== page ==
Yesterday was a tough day to be a British Jew. I should know — I am one. I saw many of my friends posting about Labour and antisemitism and some of them going to the demonstration outside parliament. I know their anger and concern is genuine, and I believe it should be taken seriously, but I believe it is misplaced.
Ideological individuals and groups, aided by the Conservative Party and the right-wing media have helped create a narrative in the Jewish community that Labour is riddled with antisemitism. This is not and has never been the case. There are undoubtedly individuals within Labour who have said or posted offensive things, and the party has rightly taken action against them. As Jeremy and John McDonnell have repeatedly said, there must be zero-tolerance of antisemitism. If only all parties would take the same approach to racism in their ranks.
Jeremy is right to apologise for not initially seeing the antisemitism in the East London mural, and to reach out to the Jewish community and try to meet as many British Jewish groups as possible in order to build bridges. But I think we have to be honest. For some British Jews, nothing short of his resignation would be enough — as a report in today’s Jewish Chronicle acknowledges. We cannot accept this.
Jeremy is the socialist Labour labour leader the country desperately needs as Prime Minister. He is one of the leading anti-racists in Parliament. His socialist agenda is the best chance we have of reducing racism — offering people real economic change will overcome the lure of nationalism and the far-right. That’s why Jewish Voice for Labour organised a counter demonstration yesterday — to show that there are many Labour Jews who stand in solidarity with Corbyn.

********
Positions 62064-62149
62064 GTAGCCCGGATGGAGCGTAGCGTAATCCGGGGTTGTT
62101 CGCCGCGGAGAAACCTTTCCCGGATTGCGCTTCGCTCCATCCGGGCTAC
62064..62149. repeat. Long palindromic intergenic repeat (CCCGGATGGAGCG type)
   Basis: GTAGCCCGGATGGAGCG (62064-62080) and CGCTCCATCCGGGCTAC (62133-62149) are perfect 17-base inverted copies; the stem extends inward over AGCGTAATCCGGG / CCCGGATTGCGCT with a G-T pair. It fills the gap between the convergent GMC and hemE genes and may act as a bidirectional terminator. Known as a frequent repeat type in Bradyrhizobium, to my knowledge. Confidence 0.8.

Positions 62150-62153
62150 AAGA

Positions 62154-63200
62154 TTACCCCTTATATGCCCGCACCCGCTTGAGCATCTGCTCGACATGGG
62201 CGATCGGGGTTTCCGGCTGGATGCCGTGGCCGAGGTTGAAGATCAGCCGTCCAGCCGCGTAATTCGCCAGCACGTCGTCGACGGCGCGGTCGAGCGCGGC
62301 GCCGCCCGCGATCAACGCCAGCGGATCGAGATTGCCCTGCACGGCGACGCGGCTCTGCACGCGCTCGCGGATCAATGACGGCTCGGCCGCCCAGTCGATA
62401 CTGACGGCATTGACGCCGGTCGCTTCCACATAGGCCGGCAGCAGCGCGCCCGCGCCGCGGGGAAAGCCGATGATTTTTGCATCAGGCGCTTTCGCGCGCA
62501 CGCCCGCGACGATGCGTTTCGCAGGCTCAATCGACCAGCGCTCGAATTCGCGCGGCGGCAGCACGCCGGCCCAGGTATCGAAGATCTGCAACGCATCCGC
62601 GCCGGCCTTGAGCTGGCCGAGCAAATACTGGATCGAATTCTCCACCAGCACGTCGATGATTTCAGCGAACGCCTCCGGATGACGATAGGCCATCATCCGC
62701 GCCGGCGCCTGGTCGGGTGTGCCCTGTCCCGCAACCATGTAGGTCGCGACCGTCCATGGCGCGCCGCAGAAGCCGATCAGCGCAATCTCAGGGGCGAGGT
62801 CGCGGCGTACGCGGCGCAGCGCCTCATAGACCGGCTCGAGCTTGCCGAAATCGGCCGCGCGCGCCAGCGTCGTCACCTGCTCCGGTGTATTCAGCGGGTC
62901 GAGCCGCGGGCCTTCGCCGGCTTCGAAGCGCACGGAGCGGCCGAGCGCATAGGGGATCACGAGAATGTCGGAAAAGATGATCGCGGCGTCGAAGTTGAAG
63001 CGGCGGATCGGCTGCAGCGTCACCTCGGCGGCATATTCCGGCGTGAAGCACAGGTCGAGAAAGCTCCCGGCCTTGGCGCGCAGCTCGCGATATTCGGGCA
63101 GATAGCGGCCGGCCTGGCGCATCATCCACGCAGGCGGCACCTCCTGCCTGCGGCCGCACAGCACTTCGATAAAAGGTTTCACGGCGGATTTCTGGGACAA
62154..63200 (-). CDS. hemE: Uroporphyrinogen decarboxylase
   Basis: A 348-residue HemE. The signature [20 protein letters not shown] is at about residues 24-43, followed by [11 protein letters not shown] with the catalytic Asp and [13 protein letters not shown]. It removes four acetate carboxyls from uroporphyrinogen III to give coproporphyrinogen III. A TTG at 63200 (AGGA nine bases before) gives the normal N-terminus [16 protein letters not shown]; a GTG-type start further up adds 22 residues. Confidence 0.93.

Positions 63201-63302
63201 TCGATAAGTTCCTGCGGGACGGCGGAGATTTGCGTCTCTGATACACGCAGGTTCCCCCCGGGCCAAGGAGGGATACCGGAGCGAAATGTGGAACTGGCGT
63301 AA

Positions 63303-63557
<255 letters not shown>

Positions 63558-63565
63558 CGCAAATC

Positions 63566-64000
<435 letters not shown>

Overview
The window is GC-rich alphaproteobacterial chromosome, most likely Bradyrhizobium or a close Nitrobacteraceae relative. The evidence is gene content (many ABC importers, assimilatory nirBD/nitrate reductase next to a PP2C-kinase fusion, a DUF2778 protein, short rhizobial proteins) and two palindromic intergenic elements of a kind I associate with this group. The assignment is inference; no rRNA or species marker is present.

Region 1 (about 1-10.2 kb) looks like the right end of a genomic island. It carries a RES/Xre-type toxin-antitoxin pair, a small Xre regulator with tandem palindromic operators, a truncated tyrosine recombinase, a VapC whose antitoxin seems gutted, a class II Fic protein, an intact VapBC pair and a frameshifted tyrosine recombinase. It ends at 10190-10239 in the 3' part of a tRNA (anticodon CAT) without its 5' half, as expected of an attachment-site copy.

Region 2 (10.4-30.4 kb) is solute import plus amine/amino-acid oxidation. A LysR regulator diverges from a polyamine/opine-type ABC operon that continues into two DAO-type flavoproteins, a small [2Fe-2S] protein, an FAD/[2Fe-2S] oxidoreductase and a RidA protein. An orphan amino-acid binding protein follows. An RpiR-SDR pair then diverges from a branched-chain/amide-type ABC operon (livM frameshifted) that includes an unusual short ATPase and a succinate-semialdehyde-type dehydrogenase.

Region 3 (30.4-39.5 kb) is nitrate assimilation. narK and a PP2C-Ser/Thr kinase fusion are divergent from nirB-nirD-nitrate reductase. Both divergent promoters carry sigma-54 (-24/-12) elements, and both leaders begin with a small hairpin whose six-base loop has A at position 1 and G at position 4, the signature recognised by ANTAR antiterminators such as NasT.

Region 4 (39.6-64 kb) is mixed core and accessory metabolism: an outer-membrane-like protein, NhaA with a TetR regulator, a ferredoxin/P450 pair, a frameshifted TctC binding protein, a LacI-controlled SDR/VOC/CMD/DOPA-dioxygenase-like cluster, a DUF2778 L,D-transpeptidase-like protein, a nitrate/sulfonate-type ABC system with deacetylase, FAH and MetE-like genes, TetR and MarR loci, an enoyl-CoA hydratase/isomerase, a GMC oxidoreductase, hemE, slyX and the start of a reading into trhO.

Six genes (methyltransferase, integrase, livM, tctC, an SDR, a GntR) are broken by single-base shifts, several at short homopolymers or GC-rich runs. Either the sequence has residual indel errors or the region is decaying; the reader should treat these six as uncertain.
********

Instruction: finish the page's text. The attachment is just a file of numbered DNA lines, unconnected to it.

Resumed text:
Where do we go from here? Jeremy’s statements of the last two days have been excellent, and have helped the situation. I hope that Jewish organisations will meet with him, express their concerns, and give concrete suggestions as to what can be done to improve relations. I hope the party will create a programme of political education to train activists in issues of anti-racism, as well as in policy questions of economics, housing, education and other areas.
The party needs to implement the recommendations of the excellent Chakrabarti report. It should also produce a detailed resource on the history of antisemitism, and how to avoid it, drawing on work undertaken by our friends at Jews for Racial and Economic Justice in the United States. JVL would be delighted to help create such a resource. And of course, Jeremy should visit synagogues and Jewish community centres to engage in dialogue and try to rebuild relations. JVL will do our best to be a bridge between the Left and the Jewish community. We will promote the rich history of Jewish socialism, try to bring Jews back to Labour and fight antisemitism everywhere, whilst defending those wrongly accused of it.
I don’t know if these things will be enough. There is a lot of mistrust, and unless there is substantial change in the leadership of the Jewish community (which is long overdue), it is going to be difficult to change the narrative. We should stick to our principles. We should do the things above because they are the right.
But we cannot stand by while non-Jewish opponents on the right use this to attack our party and its leadership. We will take no lessons on antisemitism from the Daily Mail which supported Hitler in the 1930s. We will take no lessons from a Tory Party steeped in racism and anti-immigrant xenophobia. We know that Jewish interests are intertwined with the interests of the poor and the excluded — and we all desperately need a Labour government under the leadership of Jeremy Corbyn.
Joseph Finlay is a committee member of Jewish Voice for Labour.